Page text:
Dublin looks to Lone Star State for deputy city manager

A. Kevin Corvo
ThisWeek group

Robert Ranc is returning to his home state as the new deputy city manager and chief operating officer for the city of Dublin, effective June 21.

“I am excited to be coming home to Ohio and cannot think of a better place to land than Dublin, both professionally and personally,” said Ranc, 37, a native of Rocky River in suburban Cleveland who served as deputy city manager of Burleson, Texas, a city of 43,000 residents.

Robert Ranc is Dublin's new deputy city manager.

“As deputy city manager and chief operations officer (of Dublin), I look forward to supporting (City Manager Dana McDaniel) and City Council by leading the city’s services, engineering, parks-and-recreation, fleet and facilities teams,” Ranc said.

Ranc identified his “primary goals” as “continuing a tradition of high-quality service delivery” while “executing a robust capital plan focused on maintenance and forward investment.”

One responsibility that likely is to have the greatest impact on residents is his involvement with Dublin 2035.

Dublin 2035 “is a visionary set of big ideas (and) unique policies that will have a transformative impact over the next 15 years,” guiding policy decisions and community collaboration to support Dublin’s vision, said Lindsay Weisenauer, public-affairs officer for Dublin.

“I look forward to participating in the city’s 2035 visioning process and the update to the city’s parks and recreation 10-year master plan," Ranc said. "These initiatives will provide a strategic look into the future and will be timely for me, personally, in setting my priorities moving forward."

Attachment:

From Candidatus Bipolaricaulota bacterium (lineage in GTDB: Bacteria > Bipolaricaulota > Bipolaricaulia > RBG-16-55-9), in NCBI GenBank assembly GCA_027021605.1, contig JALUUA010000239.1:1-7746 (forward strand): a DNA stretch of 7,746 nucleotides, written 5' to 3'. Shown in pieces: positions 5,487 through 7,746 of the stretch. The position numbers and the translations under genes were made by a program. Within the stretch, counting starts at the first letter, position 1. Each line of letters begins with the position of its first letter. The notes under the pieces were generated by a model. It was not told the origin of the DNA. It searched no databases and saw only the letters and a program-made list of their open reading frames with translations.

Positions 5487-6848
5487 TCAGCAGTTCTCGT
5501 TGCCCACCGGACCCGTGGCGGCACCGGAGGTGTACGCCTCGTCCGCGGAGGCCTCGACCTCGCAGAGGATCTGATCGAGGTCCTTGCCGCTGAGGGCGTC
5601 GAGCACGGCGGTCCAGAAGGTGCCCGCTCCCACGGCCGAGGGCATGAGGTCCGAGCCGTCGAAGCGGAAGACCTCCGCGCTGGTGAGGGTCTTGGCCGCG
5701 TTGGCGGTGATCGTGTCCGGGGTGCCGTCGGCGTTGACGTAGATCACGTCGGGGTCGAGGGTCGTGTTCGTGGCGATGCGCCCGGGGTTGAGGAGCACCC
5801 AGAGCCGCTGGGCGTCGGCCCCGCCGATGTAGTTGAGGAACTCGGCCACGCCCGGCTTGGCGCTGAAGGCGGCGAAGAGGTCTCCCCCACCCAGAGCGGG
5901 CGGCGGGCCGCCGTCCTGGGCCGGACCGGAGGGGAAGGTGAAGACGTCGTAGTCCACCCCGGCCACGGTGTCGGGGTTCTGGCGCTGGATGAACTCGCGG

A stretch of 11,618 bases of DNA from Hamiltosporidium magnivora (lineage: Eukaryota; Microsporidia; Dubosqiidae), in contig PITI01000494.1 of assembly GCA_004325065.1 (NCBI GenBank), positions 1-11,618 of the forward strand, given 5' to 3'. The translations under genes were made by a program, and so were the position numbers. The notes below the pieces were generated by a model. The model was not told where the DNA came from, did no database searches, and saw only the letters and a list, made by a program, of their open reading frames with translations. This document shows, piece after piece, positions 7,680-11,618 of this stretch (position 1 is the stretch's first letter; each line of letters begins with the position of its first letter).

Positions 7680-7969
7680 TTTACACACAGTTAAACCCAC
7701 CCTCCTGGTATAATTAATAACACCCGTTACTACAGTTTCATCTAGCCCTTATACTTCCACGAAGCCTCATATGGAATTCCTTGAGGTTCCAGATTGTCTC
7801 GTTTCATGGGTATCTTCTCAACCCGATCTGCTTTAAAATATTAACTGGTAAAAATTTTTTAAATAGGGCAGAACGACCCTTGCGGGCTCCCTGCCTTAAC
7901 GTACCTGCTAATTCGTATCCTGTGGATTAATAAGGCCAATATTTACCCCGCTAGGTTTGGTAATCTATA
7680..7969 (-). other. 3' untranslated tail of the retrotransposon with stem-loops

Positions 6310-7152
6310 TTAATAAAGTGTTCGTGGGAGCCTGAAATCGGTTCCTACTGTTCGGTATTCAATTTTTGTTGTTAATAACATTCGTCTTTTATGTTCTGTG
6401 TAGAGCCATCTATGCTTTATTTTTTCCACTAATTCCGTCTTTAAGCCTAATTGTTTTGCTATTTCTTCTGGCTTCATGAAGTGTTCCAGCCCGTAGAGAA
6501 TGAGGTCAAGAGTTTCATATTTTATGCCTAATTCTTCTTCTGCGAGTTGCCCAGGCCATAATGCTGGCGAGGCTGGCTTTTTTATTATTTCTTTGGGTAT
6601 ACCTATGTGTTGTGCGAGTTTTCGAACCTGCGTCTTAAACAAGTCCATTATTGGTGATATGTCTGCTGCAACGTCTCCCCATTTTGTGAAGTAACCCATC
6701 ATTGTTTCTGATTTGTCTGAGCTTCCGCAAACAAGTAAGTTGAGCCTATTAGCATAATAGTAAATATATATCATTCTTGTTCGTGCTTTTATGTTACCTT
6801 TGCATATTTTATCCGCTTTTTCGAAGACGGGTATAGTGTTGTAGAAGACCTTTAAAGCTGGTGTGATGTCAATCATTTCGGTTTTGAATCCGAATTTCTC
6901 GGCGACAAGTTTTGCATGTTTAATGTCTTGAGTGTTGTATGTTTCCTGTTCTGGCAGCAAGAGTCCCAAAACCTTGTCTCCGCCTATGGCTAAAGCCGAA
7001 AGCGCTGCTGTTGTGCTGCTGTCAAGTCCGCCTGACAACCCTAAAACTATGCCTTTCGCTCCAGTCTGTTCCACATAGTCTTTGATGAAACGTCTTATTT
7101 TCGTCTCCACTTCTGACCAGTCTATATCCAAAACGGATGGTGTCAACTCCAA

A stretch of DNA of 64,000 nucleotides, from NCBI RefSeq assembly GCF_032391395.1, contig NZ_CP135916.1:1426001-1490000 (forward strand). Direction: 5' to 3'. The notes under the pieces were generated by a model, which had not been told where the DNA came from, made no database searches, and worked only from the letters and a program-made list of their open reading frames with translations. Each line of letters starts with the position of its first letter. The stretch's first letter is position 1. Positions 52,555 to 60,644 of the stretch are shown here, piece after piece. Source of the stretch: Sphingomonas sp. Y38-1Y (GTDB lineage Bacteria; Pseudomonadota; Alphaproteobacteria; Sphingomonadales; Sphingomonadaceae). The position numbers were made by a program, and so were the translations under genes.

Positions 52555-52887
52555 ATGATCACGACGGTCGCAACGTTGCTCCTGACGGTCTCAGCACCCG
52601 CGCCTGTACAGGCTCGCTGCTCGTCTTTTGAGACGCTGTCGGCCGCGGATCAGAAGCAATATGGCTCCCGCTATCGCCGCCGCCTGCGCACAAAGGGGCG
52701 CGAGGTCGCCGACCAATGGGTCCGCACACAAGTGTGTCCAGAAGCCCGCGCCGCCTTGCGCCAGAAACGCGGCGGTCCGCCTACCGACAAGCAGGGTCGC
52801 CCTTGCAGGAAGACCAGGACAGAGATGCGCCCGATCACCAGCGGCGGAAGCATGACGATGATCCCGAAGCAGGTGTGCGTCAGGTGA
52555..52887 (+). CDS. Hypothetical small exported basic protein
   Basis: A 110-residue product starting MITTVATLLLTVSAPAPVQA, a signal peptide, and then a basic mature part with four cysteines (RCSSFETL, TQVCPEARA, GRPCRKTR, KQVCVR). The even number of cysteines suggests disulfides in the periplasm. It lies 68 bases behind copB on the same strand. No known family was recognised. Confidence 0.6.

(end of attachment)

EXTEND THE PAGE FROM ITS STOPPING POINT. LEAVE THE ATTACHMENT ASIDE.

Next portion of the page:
The parks and recreation master plan will help provide a vision for the city’s projects that will continue Dublin’s tradition of providing outstanding services for residents into the future, Ranc said.

Dublin used the Novak Consulting Group to recruit Ranc for the job, Weisenauer said.

The city paid Novak $25,000 to conduct the search, she said.

A total of 86 candidates applied, and Novak Consulting Group screened 12 candidates, she said.

The city chose six of the 12 for first-round interviews, and three advanced to a final interview, from which Ranc was selected, Weisenauer said.

Ranc succeeds Megan O’Callaghan, who transitioned from deputy city manager and chief operations officer of Dublin to the position of deputy city manager and chief finance and development officer for the city.

McDaniel said he is pleased to add Ranc to the staff.

“(Ranc) has demonstrated impressive dedication and leadership (in cities similar to Dublin in both size and expectations)," McDaniel said. "I am pleased to add someone with his experience and passion to the city of Dublin’s leadership team."

Ranc will reside in Dublin after his he and his family relocate from Texas.

“My wife, Rachelle, and our three children will be living in Dublin, and we cannot wait to become part of the community,” he said.

Ranc has a bachelor’s degree in political science and master’s degree in public administration, both from Brigham Young University.

As deputy city manager and chief operating officer, Ranc will have an annual salary of $167,850, with city-paid benefits worth approximately 24% of the salary, according to Weisenauer. That means the benefits are valued at roughly $40,000, according to ThisWeek's calculations.

kcorvo@thisweeknews.com

@ThisWeekCorvo